- Therapy currently being evaluated in Phase I/II clinical study
- Company formed with $8.15 million Series 1; led by founding investors Hatteras Venture Partners and the Foundation Fighting Blindness
DURHAM, NC – Atsena Therapeutics, a clinical-stage gene therapy company focused on bringing the life-changing power of genetic medicine to reverse or prevent blindness, today announced that it has acquired exclusive rights to a gene therapy targeting GUCY2D-associated Leber congenital amaurosis (LCA1), a genetic eye disease that affects the retina and is a leading cause of blindness in children, from Sanofi, which originally licensed it from the University of Florida. The therapy was created in the laboratory of Atsena Founder and Chief Scientific Officer Shannon Boye, Ph.D., and Founder and Chief Technology Officer Sanford Boye, M.Sc., at the University of Florida.
“We are thrilled that our gene therapy for LCA1 is coming home to Atsena and that we will have the opportunity to further its development,” said Shannon Boye. “Atsena was founded to advance treatments for inherited retinal diseases and believes in centering patients’ perspectives and needs in all we do. We are honored to continue to work with LCA1 patients and their families as we strive to treat this debilitating disease.”
LCA is the most common cause of blindness in children, impacting two to three per 100,000. LCA1 is caused by mutations in the GUCY2D gene and results in early and severe vision impairment or blindness. GUCY2D-LCA1 is one of the most common forms of LCA, affecting roughly 20 percent of patients who live with this inherited retinal disease.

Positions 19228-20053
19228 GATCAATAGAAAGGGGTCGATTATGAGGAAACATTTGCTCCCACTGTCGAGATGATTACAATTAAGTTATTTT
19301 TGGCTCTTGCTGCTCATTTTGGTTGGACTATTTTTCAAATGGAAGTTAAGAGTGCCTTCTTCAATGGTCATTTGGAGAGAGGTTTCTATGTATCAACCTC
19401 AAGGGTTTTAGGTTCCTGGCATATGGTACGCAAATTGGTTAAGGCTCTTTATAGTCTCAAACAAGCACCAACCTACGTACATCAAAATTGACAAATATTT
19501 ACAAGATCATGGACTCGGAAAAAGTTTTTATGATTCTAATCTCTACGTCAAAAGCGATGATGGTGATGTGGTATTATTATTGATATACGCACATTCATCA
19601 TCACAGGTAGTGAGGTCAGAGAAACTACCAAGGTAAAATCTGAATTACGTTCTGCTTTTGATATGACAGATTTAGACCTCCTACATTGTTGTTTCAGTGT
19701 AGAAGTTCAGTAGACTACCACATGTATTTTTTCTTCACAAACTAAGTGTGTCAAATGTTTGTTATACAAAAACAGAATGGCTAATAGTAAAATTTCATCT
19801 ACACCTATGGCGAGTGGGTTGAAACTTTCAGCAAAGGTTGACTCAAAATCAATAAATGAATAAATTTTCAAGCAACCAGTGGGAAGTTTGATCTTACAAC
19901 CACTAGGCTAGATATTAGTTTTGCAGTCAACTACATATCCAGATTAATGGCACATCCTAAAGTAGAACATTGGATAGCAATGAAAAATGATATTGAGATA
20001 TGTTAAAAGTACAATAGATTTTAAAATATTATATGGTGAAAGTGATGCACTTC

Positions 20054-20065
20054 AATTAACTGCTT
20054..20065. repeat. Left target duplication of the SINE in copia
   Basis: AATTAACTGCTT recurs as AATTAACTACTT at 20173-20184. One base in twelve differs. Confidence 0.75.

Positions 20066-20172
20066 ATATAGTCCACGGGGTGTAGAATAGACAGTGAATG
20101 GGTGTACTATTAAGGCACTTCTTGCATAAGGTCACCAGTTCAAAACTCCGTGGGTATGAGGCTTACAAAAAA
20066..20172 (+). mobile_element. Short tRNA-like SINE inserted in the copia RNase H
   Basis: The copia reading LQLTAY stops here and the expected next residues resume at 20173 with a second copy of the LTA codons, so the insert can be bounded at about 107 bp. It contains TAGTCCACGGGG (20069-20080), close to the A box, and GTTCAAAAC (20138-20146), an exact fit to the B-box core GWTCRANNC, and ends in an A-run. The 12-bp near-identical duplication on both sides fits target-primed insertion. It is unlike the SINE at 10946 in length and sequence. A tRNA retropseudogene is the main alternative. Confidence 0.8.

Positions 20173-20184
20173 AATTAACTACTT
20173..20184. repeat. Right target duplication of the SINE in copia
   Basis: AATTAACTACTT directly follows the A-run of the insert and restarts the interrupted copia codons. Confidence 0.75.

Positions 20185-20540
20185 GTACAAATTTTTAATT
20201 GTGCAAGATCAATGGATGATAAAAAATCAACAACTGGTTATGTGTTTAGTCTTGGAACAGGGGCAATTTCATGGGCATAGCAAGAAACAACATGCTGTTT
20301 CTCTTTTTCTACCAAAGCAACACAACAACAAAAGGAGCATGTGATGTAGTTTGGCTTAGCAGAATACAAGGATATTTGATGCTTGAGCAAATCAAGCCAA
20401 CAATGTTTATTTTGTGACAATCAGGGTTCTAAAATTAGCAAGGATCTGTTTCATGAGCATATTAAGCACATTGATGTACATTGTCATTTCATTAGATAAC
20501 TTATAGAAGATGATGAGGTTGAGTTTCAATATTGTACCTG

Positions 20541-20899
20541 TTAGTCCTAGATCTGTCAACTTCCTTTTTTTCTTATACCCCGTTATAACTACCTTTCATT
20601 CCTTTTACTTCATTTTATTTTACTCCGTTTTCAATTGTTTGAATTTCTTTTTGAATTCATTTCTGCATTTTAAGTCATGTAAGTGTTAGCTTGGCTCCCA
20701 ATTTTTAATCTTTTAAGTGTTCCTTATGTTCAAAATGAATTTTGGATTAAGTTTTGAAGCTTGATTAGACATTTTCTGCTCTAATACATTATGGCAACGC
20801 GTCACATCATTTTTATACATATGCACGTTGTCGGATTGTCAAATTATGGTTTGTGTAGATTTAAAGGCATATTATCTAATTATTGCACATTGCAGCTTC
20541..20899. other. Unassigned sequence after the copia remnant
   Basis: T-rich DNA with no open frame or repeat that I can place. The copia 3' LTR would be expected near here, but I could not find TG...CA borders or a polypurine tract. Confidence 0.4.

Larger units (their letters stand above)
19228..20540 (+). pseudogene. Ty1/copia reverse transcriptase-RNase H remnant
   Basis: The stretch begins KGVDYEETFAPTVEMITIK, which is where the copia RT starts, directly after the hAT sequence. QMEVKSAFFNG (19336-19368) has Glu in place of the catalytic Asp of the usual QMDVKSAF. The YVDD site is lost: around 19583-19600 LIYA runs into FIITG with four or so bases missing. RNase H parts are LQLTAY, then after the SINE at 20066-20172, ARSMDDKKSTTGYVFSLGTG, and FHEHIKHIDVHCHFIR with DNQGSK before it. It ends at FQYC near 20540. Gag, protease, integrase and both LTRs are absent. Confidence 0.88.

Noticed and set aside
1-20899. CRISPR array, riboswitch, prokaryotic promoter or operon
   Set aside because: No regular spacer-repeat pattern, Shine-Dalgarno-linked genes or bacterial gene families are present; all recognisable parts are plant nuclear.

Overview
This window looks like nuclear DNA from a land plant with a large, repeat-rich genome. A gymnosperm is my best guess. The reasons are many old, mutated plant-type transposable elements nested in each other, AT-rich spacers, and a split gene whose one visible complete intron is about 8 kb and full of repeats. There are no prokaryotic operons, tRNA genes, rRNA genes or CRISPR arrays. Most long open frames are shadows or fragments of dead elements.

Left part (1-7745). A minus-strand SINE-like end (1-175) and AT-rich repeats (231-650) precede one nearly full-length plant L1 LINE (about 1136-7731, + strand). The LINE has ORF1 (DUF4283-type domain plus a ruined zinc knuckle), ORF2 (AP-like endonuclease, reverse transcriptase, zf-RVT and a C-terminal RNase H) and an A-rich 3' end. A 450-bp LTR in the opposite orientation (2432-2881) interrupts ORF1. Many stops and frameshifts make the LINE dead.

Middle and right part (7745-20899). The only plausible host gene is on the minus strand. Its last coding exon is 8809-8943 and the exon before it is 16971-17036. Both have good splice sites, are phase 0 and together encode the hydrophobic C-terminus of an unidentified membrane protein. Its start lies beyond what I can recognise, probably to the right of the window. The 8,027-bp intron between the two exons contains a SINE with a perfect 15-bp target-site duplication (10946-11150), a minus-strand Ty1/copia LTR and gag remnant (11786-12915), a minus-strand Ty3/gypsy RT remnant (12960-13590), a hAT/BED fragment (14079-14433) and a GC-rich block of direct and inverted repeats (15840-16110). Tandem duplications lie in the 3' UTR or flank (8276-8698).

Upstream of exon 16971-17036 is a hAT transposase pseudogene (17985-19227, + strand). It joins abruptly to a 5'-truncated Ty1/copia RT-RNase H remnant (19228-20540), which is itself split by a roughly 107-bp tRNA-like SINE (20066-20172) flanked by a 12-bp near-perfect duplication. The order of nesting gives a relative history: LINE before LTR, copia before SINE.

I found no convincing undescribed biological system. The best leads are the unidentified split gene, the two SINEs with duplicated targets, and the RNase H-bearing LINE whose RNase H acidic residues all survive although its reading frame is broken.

Atsena has an ongoing Phase I/II clinical trial evaluating this gene therapy in LCA1 patients. The second cohort in the trial is expected to be dosed in the fall of 2020.
“Atsena’s gene therapy has the potential to be a major advance in treating blindness in both children and adults affected by this inherited retinal disease,” said Benjamin Yerxa, Ph.D., Chief Executive Officer of the Foundation Fighting Blindness and Atsena board director. “The foundation was instrumental in supporting proof of concept studies in the founders’ labs over the last 15 years. Now, via investment in Atsena through our Retinal Degeneration (RD) Fund, we are excited to support this potential breakthrough treatment for LCA1.”
Atsena closed a Series 1 funding of $8.15 million in April 2020, led by founding investors Hatteras Venture Partners and the Foundation Fighting Blindness’ RD Fund with participation by Osage University Partners, PBM Capital and the University of Florida. Patrick Ritschel, M.B.A., co-founder and former President of gene therapy company StrideBio, serves as Atsena’s Chief Executive Officer.
“Atsena is pleased to have the support of an enthusiastic investor base that shares our dedication to bringing the life-changing power of genetic medicine to patients living with LCA1 and other forms of blindness,” said Ritschel. “We look forward to working closely with our investors and patients as we continue to grow, and expect to announce additional milestones later this year.”
About Atsena Therapeutics
Atsena Therapeutics is a clinical-stage gene therapy company, focused on bringing the life-changing power of genetic medicine to reverse or prevent blindness. The company has an ongoing Phase I/II clinical trial evaluating a potential therapy for one of the most common causes of blindness in children. Its additional pipeline of leading preclinical assets is powered by an adeno-associated virus (AAV) technology platform tailored to overcome the hurdles presented by inherited retinal disease, and its approach is guided by the specific needs of each patient condition. Founded by pioneers in ocular gene therapy, Atsena has a licensing, research and manufacturing collaboration with the University of Florida and is headquartered in North Carolina’s Research Triangle, an environment rich in gene therapy expertise. For more information, please visit atsenatx.com.